It’s the humidity!
When I hear someone say, “I’m moving to Arizona; It’s hot there, but it’s a dry heat,” I always think “Yeah, but so’s an oven.” I was in Tucson a number of years ago, and it was 110° almost every day, and even at night it would be in the upper 80’s. A lot of the restaurants there that had outdoor seating had a constant mist of water running on the patio in an effort to cool it off. The mist never really got that heavy, because it would evaporate quickly, but it did cool things down somewhat.
One day when I was there I took a trip up Sentinel Peak, which has a big letter “A” on it for the University of Arizona. And it got really dark and started to thunder, and by the time I got back down the mountain it was raining. I didn’t think it rained there, but evidently they have “monsoons,” and besides, Tucson is higher up than, say, Phoenix, and will get more rain.
I used to think Chicago’s humidity during the summer was bad until I moved to Atlanta. I figured Atlanta’s not on the coast like Chicago (the coast of Lake Michigan, anyway) so it’s going to be less humid. Uh, no. I guess the Chattahoochee River makes things more humid in Atlanta than Lake Michigan does in Chicago, plus in Chicago you have the breezes blowing in off the lake that cool things down, at least within a mile of the lake shore. Beyond that, not much.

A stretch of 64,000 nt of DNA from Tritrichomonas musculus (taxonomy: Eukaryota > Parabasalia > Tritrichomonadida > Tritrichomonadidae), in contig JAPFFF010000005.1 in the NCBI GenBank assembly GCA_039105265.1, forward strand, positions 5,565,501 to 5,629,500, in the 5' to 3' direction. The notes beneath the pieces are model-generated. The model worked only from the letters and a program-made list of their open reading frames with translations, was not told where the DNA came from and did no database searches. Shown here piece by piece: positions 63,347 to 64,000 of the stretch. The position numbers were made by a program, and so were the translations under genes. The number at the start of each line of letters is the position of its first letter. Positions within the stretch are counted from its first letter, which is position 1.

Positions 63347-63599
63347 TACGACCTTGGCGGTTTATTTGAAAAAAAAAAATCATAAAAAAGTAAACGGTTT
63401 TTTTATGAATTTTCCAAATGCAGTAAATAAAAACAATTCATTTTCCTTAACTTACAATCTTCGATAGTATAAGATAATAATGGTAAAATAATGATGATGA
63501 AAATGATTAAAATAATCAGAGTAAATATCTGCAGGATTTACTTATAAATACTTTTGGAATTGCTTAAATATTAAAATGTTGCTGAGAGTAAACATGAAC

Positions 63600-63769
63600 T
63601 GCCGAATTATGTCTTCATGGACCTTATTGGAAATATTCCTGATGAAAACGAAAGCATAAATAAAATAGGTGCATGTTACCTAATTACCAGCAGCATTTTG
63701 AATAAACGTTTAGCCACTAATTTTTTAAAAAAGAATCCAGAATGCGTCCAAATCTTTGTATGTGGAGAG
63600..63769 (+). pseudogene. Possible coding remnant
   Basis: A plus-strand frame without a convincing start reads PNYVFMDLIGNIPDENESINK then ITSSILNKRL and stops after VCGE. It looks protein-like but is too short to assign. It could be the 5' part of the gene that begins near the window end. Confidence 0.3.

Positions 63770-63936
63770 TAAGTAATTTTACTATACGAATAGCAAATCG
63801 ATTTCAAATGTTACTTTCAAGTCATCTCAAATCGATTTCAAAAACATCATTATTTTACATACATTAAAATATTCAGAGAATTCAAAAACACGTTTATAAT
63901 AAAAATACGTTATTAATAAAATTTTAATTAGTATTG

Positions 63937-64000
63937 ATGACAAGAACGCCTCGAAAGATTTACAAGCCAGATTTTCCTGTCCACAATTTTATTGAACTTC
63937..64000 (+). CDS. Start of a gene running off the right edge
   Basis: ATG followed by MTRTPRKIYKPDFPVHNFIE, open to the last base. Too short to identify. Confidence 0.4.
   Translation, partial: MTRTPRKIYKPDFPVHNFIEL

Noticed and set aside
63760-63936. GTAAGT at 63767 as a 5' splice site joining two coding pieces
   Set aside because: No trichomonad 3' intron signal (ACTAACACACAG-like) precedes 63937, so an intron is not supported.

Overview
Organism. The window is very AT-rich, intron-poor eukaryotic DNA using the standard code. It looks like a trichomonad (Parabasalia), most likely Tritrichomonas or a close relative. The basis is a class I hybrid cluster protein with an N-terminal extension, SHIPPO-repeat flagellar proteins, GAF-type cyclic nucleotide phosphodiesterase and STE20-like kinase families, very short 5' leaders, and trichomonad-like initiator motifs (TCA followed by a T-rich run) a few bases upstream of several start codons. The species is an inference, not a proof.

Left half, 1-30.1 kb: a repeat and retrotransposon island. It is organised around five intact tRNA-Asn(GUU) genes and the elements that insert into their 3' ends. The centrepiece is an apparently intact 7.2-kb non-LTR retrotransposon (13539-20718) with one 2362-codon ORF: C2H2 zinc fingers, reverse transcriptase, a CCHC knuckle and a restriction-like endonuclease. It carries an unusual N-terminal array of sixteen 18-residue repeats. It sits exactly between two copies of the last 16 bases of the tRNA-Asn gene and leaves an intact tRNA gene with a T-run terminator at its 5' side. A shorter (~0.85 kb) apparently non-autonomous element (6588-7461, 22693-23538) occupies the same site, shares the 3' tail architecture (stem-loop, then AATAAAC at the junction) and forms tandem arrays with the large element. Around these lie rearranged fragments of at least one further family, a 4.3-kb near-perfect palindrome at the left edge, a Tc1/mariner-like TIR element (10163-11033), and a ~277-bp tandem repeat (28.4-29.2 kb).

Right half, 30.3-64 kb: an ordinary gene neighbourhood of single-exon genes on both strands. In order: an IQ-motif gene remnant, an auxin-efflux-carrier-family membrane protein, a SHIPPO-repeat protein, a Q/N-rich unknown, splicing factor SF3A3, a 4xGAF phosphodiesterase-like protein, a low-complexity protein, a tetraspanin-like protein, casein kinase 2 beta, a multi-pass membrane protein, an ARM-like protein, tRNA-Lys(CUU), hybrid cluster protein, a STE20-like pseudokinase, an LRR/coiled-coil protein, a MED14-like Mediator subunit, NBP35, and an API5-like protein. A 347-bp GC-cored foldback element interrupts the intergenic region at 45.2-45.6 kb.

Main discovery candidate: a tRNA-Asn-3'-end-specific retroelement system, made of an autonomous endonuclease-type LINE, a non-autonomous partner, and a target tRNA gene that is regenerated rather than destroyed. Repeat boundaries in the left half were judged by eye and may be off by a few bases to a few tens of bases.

The worst place for humidity I’ve been has to be Houston. It’s like walking through a bathtub. (Mary’s been to New Orleans and says it’s worse.) The first time I went to Houston I couldn’t believe how cold they kept it inside. Outside it’d be 95° with about 95% humidity, inside it’d be 68° with about 20% humidity. That’s the way it felt, anyway. A week of that, and I went home and caught an upper respiratory infection that didn’t clear up until a couple of weeks later. Meanwhile, I flew to Hawai’i, and was in utter agony anytime the plane took off or landed. I thought my head was going to explode.
Second most-humid place I’ve been was Singapore, mostly because it rains every day, then the sun comes out and all the rain evaporates, to return the next day. It’s kind of like that in Atlanta, but we don’t get rain every day. It just threatens, getting really dark and starting to thunder, then the sun comes back out as if to say “Just kidding!” When a thunderstorm does actually strike, the weather radio starts shrieking and the local TV meteorologists break out all their toys and Jeopardy! is pre-empted. Me being a weather guy (i.e. I’ve read a lot about weather and picked up some of the lingo that I could use to impress the hell out of people, especially pilots), you’d think I could sit there with my eyes glued to the TV, but after a while it gets really boring.
Which is why I’ll stop here…